If the second derivative is lesser than zero \(f''(x_2)<0\), then the limiting point \((x_2)\) is the local maxima.
Important Terms for Local Maximum and Minimum
The following important terms are helpful for a better understanding of local maximum and minimum.
 Maximum: The maximum input value of x, at which the function f(x) has the maximum output, is called the maximum of the function. It is generally defined within an interval and is also called the local maximum.
 Absolute Maximum: The absolute maximum is a point x across the entire range of the function f(x) at which it has a maximum value. The absolute maximum is also sometimes referred to as a global maximum.
 Minimum: The minimum input value of x, at which the function f(x) has the minimum output, is called the minimum of the function. It is generally defined within an interval and is also called the local minimum.
 Absolute Minimum: The absolute minimum is a point x across the entire range of the function f(x) at which it has a minimum value. The absolute minimum is also sometimes referred to as a global minimum.
 Point of Inversion: The value of x within the domain of f(x), which is neither a local maximum nor a local minimum, is called the point of inversion. The points in the immediate neighborhood towards the left and towards the right of the point of inversion, have a slope of zero.
 Maximum Value: The output obtained from the function f(x), on substituting the local maxima point value for x, is called the maximum value of the function. It is the maximum value of the function across the range of the function.
 Minimum Value: The output obtained from the function f(x), on substituting the local minima point value for x, is called the minimum value of the function. It is the minimum value of the function across the range of the function.
 Extreme Value Theorem: For a function f defined in a closed interval [a, b], and is continuous over this closed interval, there exist points c, d, within the interval [a, b] at which this function f attains a maximum and minimum value. f(c) > f(x) > f(d).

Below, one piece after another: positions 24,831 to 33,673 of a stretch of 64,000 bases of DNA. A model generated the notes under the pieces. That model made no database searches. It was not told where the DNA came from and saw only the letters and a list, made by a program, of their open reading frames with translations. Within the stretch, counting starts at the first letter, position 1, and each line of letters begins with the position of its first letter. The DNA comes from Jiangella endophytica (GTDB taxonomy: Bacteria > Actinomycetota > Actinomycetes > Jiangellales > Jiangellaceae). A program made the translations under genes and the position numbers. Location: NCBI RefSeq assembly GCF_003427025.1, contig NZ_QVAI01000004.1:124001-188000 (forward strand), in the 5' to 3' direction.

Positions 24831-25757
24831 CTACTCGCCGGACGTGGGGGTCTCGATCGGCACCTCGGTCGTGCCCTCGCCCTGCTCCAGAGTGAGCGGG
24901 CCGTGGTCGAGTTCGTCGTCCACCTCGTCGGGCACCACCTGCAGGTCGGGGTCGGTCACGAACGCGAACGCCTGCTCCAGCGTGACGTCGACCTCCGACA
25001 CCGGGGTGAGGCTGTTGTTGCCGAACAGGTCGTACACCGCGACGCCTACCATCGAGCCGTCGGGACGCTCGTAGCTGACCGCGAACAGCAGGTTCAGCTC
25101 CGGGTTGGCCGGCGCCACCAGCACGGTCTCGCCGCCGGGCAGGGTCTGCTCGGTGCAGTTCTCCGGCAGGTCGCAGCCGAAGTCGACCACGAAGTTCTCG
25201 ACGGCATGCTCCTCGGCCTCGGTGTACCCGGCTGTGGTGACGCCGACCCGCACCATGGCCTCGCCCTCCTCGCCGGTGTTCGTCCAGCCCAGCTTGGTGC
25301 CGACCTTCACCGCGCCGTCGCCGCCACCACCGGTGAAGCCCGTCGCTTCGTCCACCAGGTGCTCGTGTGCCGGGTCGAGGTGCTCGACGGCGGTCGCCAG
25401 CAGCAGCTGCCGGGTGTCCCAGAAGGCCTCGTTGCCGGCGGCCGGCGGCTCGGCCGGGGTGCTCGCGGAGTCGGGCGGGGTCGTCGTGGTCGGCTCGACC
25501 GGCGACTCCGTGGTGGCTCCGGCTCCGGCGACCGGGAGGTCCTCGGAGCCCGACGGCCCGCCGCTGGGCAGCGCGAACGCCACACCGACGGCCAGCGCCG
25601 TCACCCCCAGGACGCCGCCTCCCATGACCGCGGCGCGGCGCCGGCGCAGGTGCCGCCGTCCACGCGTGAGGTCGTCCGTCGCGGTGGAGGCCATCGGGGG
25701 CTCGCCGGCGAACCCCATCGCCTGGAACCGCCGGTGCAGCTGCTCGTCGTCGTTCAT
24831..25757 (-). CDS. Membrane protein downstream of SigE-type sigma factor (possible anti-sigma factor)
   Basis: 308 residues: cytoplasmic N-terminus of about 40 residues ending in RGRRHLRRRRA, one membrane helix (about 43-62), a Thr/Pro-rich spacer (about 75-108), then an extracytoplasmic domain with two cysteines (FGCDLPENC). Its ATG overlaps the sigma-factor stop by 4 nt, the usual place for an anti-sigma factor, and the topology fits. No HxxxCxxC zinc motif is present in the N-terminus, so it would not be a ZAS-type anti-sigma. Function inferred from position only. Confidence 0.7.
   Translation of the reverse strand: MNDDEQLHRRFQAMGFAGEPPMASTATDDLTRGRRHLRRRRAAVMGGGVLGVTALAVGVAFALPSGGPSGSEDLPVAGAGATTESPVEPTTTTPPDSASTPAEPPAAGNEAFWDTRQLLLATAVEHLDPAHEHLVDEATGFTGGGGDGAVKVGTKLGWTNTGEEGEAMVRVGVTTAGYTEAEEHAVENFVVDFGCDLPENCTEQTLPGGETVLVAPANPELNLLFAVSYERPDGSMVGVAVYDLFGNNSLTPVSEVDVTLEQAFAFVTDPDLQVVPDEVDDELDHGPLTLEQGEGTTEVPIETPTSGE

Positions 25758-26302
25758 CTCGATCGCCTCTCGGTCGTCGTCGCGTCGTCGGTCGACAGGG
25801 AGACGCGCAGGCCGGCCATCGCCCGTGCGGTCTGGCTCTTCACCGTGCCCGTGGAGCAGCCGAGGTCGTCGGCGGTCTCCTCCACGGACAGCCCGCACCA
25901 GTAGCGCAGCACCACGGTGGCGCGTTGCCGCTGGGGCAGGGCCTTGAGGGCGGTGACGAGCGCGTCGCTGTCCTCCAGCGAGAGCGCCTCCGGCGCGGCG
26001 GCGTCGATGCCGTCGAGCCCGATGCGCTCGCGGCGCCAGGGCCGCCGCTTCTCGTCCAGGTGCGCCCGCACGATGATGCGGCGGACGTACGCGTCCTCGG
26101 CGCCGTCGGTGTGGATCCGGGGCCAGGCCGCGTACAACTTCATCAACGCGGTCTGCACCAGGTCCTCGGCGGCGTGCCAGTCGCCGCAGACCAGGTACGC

Related Topics
The following topics help for a better understanding of local maximum and minimum.
Examples on Local Maximum and Minimum

Example 1: Find the local maxima and local minima of the function f(x) = 2x^{3} + 3x^{2}  12x + 5., using the first derivative test.
Solution:
The given function is f(x) = 2x^{3} + 3x^{2}  12x + 5
f'(x) = 6x^{2} + 6x  12
f'(x) = 0; 6x^{2}  6x  12 = 0, 6(x^{2} + x  2) = 0, 6(x  1)(x + 2) = 0
Hence the limiting points are x = 1, and x = 2.
Let us take the points in the immediate neighbourhood of x = 1. The points are {0, 2}.
f'(0) = 6(0^{2} + 0  2) = 6(2) = 12, and f'(2) = 6(2^{2} + 2  2) = 6(4) = +24
The derivative of the function is negative towards the left of x = 1, and is positive towards the right. Hence x = 1 is the local minima.
Let us now take the points in the immediate neighborhood of x = 2. The points are {3, 1}.
f'(3) = 6((3)^{2} + (3)  2) = 6(4) = +24, and f'(1) = 6((1)^{2} + (1) 2) = 6(2) = 12
The derivative of the function is positive towards the left of x = 2, and is negative towards the right. Hence x = 2 is the local maxima.
Therefore, the local maxima is 2, and the local minima is 1.

Example 2: Find the local maxima and local minima of the function f(x) = x^{3}  6x^{2}+9x + 15. using the second derivative test.
Solution:
The given function is f(x) = x^{3}  6x^{2}+9x + 15.
f'(x) = 3x^{2}  12x + 9. Let us find the zeros of the expression. f'(x) = 0.
f'(x) = 3(x^{2}  4x + 3)
x^{2}  4x + 3 = 0 or (x  1)(x  3)=0.
Here x = 1, and x = 3
f''(x) = 6x  12
f''(1) = 6(1)  12 = 6  12 = 6., f''(1) < 0, and x = 1 is the maxima.
f''(3) = 6(3)  12 = 18  12 = 6, f''(3) > 0, and x = 3 is the minima.
Therefore by using the second derivative test, the local maxima is 1, with a maximum value of f(1) = 19, and the local minima is 3, with a minimum value of f(3) = 15
FAQs on Local Maximum and Minimum
How Do You Find the Local Minimum and Maximum?
The local minimum and maximum can be found by differentiating the function and finding the turning points at which the slope is zero. Further, these turning points can be checked through different methods to find the local maximum and minimum. The first derivative test or the second derivative test is helpful to find the local minimum and maximum.
What Is the Difference Between Local Maxima and Absolute Maxima?
The local maximum is a point within an interval at which the function has a maximum value. The absolute maxima is also called the global maxima and is the point across the entire domain of the given function, which gives the maximum value of the function.
What Are the Uses of Local Maximum and Minimum?
The local maximum and minimum can be used to find the optimal solution for a reallife problem situation, expressed in the form of an equation. The input values for which these expressions have a maximum or minimum output can be computed from the local maximum and minimum.